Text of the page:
Given the rarity of astroblastoma, ependymoma typically needs to be excluded, especially since both tumors frequently occur in younger patients and appear well-circumscribed, solid, and cystic.[ 1 ] However, ependymoma lacks the perivascular hyalinization seen with astroblastoma.[ 4 , 11 ] Vascular hyalinization and extensive perivascular pseudorosettes with thickened, stout, or non-tapering cell processes and hyalinization are key features critical for diagnosis,[ 4 , 18 ] Astroblastoma is typically positive for Olig2 and negative for IDH1-R132H mutation, EGFR mutation, loss of chromosome 10, gain of chromosome 7, and other common genetic alterations found in glioblastoma.[ 4 ] In a recently published series of astroblastoma cases, MGMT promoter hypermethylation was present in only 12% and 38% of 21 cases were BRAF V600E mutated.[ 4 ]

Molecular analysis has allowed for classification of primitive neuroectodermal tumors of the CNS and has given rise to four novel brain tumor groups defined by DNA-methylation, including a new entity termed CNS HGNET-MN1 located at 22q12.3.[ 14 ] From the molecular analysis performed in the study, 41 tumors were reclassified into this group, 16 (39%) of which showed histological features of astroblastoma with dense, pericellular hyalinization, and pseudorosettes.[ 14 ]

Prognostic factors and new classification

Given this new discovery, a series of cases with either astroblastoma morphology or molecular MN1 alteration were reanalyzed for prognostic significance. In a case series of 73 patients with MN1 altered tumors, astroblastoma morphology was significantly associated with improved overall survival compared to nonastroblastoma tumors, suggesting the value of an integrated molecular and histological diagnosis.[ 2 ] In another case series of 27 patients with histologically-defined astroblastoma, ten cases with MN1 alteration were found to have better overall survival, especially when compared to BRAFV600E mutated tumors.[ 5 ] These preliminary studies indicate that astroblastoma with MN1-alteration harbors the greatest survival benefit within both the genetic variants of morphological astroblastomas and morphological variants of CNS HGNET-MN1. This was reflected in the decision of the Consortium to Inform Molecular and Practical Approaches to CNS Tumor Taxonomy-Not Official WHO (c-IMPACT-NOW) update 6c in 2020 to recognize a new tumor called astroblastoma, MN1 altered.[ 7 ] Astroblastoma MN1-altered was officially added to the 2021 WHO classification of tumors of the CNS as well.[ 6 ]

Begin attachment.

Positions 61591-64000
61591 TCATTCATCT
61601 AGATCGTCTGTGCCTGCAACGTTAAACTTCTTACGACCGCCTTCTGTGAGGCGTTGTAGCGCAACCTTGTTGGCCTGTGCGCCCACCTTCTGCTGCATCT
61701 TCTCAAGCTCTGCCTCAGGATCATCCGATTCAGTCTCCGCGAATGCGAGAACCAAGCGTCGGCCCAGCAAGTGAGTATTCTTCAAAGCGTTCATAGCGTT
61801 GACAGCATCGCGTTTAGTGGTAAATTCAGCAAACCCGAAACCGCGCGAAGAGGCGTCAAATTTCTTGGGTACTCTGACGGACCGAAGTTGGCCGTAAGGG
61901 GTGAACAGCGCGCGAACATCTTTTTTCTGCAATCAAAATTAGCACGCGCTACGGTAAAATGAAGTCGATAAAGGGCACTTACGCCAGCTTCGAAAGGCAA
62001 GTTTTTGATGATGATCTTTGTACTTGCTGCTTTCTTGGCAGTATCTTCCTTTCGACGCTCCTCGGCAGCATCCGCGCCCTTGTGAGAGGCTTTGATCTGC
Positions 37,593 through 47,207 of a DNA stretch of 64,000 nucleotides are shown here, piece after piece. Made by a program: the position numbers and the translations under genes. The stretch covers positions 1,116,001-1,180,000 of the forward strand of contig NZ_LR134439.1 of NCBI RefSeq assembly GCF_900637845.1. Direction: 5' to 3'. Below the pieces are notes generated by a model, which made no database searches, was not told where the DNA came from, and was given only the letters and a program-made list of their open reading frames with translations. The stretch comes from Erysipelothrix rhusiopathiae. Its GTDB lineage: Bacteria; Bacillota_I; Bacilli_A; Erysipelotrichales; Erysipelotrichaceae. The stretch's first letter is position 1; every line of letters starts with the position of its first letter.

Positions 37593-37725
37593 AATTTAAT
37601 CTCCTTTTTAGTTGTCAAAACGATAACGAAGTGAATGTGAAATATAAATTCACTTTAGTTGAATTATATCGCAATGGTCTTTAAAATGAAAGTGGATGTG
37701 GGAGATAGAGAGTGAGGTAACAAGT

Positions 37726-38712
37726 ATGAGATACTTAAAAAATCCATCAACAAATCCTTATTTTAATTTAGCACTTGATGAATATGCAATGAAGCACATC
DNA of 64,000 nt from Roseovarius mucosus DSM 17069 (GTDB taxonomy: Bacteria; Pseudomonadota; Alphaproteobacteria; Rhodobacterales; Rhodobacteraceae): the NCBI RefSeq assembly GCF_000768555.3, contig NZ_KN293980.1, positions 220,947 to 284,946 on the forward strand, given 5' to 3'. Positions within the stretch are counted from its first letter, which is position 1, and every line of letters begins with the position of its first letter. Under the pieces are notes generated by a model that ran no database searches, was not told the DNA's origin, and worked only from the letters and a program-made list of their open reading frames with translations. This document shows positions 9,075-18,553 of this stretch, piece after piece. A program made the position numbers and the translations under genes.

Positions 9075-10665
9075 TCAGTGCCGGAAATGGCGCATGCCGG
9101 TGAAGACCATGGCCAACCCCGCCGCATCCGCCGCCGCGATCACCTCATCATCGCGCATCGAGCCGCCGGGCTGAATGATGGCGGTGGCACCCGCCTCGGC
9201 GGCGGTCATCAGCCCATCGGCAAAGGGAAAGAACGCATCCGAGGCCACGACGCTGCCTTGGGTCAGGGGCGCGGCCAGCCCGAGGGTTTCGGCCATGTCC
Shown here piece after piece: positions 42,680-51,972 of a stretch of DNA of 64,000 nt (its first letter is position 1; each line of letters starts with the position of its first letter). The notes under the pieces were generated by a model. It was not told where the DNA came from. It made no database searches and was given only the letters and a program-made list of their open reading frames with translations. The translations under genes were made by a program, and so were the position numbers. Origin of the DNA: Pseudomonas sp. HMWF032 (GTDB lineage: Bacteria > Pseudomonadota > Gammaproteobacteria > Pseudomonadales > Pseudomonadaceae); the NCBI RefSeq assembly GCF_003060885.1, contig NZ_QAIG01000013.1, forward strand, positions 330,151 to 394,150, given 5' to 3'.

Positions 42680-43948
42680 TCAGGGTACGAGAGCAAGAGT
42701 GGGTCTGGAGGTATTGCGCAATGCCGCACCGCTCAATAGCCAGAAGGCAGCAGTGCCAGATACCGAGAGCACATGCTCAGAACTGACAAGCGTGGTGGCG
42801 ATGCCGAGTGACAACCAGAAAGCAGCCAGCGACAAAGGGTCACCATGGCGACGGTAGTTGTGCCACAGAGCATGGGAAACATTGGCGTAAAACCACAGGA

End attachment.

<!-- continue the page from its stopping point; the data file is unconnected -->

Molecular considerations

Interestingly, recent reports of brainstem and spinal cord astroblastoma tumors have a novel fusion between Ewing sarcoma breakpoint region 1/EWS RNA binding protein 1 (EWSR1) and BEN Domain Containing 2 (BEND2).[ 13 , 17 ] The original report that established the molecular characteristics of astroblastoma, MN1 altered included a MN1-BEND2 fusion,[ 14 ] and this novel EWSR1 fusion appears to hold similar methylation patterns to the MN1-BEND2 fusion.[ 17 ] While our case lacked such a fusion, it indicates that spinal astroblastoma may hold other unique fusions that should be further studied.

The histologic and clinical features of our patient’s neoplasm are consistent with the newly described astroblastoma MN1-altered, specifically a recurrent HGNET-MN1 altered astroblastoma. In addition, another recent molecular case series which reanalyzed previously diagnosed astroblastomas observed that MN1-altered tumors had a prolonged clinical course with multiple local tumor recurrences, which was also seen in our case.[ 5 , 18 ] Because astroblastoma histology is not specific, additional genetic characterization now allows for improved classification using genetic alterations and methylation profiles, which provide valuable prognostic information.[ 18 ] Since the majority of CNS-HGNET, MN1 cases lacked characteristic astroblastoma morphology, it is possible that astroblastoma is a morphologic pattern that can be observed across various molecularly-defined tumors.[ 5 , 18 ]


Foramen magnum tumors may be challenging to localize due to myriad of symptoms that cause complex clinical presentation. Astroblastomas have characteristics of both astrocytoma and ependymoma, though its origin remains unclear.[ 4 ] While clinical outcomes of these tumors are variable, aggressive tumor resection contributes to prolonged overall survival.[ 19 ] Due to the rarity of the disease, adjuvant therapy regimens for patients with incompletely resected tumors include radiation, TMZ, and bevacizumab.[ 19 ] The recent WHO classification of astroblastoma, MN1-altered fits the characteristics of our patient’s tumor and holds prognostic significance.[ 2 , 5 - 7 ]While the 2021 WHO classification did not assign tumor grade, genomic analysis classifies most astroblastomas into HGNET (MN1 altered), high-grade astrocytoma (PTEN mt), or unclassified (p53 mt).[ 5 , 6 , 14 , 18 ] Ultimately, astroblastoma represents a morphologic and histologic entity of genetically distinct tumor types.

Declaration of patient consent

The authors certify that they have obtained all appropriate patient consent.

Financial support and sponsorship


Conflicts of interest

There are no conflicts of interest.